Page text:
The application of the laws of hasagas gvul are very complicated and complex. Rav Moshe Feinstein (Igros Moshe, Choshen Mishpat 1:38) quotes the Chassam Sofer and agrees that one may not open a business if it will destroy someone else’s livelihood, defined as removing his ability to put food on his table. This ruling is not limited to kosher restaurants, but is directed at all businesses, thereby restricting someone from opening a car leasing business, graphic design, a legal practice, or a cell phone accessory store if it will destroy the parnasah of a fellow Jew in the same neighborhood. Rabbi Soloveitchik had a much more liberal view of hasagas gvul and, for reasons that are not entirely clear, ruled that in America there are no restrictions on competition and no application of the laws of hasagas gvul, in kashrus or any other business.
Even if one adopts the position that hasagas gvul applies in contemporary circumstances, there are a few cases in which all authorities agree it is not judicable. For example, the Rama, Rav Moshe Isserles, the authority for Ashkenazim rules (Chosen Mishpat 156:7) that if the new competitor will provide the consumer with a better price or better quality product, there are no restrictions to his opening.
I am very sympathetic to the owners’ position and am committed to do whatever I can to help them. That said, however, my personal view is that the ORB should not legislate competition. Our mandate is limited primarily to supervising the kashrus integrity of the food. Of course we are involved in the appropriateness of the environment (For example, we wouldn’t supervise a night club even if all food was technically kosher) as well as the proper treatment of all staff, health guidelines, etc.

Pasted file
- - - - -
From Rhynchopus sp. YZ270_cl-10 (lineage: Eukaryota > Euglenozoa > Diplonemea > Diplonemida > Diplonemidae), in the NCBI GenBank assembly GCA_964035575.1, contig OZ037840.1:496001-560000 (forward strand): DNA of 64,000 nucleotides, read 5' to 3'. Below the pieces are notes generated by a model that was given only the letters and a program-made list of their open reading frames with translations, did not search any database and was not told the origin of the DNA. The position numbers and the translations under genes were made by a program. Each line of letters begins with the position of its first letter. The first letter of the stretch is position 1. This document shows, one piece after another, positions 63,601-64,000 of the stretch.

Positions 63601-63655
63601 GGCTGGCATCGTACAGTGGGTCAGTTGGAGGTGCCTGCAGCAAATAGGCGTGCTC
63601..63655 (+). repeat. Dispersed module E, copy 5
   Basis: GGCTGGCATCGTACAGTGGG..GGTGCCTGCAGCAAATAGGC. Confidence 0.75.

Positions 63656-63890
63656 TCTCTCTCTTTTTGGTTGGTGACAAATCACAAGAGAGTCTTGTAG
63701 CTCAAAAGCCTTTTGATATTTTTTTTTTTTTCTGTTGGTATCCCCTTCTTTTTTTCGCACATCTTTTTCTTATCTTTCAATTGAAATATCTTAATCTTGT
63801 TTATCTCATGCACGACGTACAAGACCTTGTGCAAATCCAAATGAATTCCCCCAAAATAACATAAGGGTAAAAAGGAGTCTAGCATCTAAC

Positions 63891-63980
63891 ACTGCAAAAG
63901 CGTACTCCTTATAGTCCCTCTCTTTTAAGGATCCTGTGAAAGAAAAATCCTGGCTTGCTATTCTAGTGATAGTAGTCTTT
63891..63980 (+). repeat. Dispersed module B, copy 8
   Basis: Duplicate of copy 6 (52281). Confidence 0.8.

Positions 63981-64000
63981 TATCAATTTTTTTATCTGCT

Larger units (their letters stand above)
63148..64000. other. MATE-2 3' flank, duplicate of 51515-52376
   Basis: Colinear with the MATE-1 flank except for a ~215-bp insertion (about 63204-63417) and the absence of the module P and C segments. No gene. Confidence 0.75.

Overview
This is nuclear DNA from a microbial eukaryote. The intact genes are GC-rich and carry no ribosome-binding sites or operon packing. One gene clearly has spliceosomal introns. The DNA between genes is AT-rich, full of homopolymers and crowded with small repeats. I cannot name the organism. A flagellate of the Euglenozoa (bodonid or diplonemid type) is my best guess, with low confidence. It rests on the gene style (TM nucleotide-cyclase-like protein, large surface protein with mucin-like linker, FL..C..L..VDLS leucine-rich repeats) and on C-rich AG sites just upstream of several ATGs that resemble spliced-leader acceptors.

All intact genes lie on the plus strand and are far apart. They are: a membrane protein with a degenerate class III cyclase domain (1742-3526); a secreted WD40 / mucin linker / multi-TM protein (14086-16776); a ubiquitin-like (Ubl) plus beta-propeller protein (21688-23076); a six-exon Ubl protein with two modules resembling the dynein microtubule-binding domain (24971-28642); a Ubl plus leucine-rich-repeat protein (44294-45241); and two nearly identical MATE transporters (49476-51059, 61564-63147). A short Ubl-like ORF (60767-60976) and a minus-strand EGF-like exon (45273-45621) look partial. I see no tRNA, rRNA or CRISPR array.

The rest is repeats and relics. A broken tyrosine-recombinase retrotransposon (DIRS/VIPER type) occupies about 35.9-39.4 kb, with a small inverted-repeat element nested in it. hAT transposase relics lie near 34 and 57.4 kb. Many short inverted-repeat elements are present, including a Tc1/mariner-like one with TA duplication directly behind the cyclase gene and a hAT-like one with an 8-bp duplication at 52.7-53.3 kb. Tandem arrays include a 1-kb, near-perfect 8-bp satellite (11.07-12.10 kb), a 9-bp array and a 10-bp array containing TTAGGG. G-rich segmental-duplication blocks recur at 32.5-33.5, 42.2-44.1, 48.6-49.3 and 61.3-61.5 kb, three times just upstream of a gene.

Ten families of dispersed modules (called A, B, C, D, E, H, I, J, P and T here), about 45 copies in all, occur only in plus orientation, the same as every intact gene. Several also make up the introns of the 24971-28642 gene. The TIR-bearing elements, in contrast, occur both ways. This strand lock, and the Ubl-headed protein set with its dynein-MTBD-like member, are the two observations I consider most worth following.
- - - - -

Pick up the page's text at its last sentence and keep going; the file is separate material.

I believe we should leave the question of hasagas gvul to the jurisdiction of Beis Din, the Rabbinical court. If a particular owner feels that a new competitor is “stealing” his livelihood, I would encourage him to take the competitor to a din Torah, just like I would encourage a person in any other business that feels threatened by the unethical business practice of a competitor.
Just because we happen to supervise the kashrus, why should the Kosher business be more protected or guarded from competition than any other. Just as other businesses operate in a free-market environment forcing them to provide the best service and the best product at the best price, so too the Kashrus industry is best served with a healthy portion of competition. If the competition grows unfair or unjust, in my opinion the address to protest is Beis Din, not the ORB.
As I said earlier, the ORB is a non-profit organization and my co-chair Rabbi Davis and I do not receive one penny for the time, energy, and aggravation we expend on its behalf. One of the benefits of being non-profit and community-based is that we don’t personally stand to gain whatsoever by having more supervisions and we don’t forfeit any money by losing an establishment. All of our decisions are guided by the consideration of what is best for the consumers and communities whom we represent while at the same time seeking to support the wonderful owners who tirelessly work to provide kosher establishments for all of us. I pray that our decisions and policies are appropriate and correct.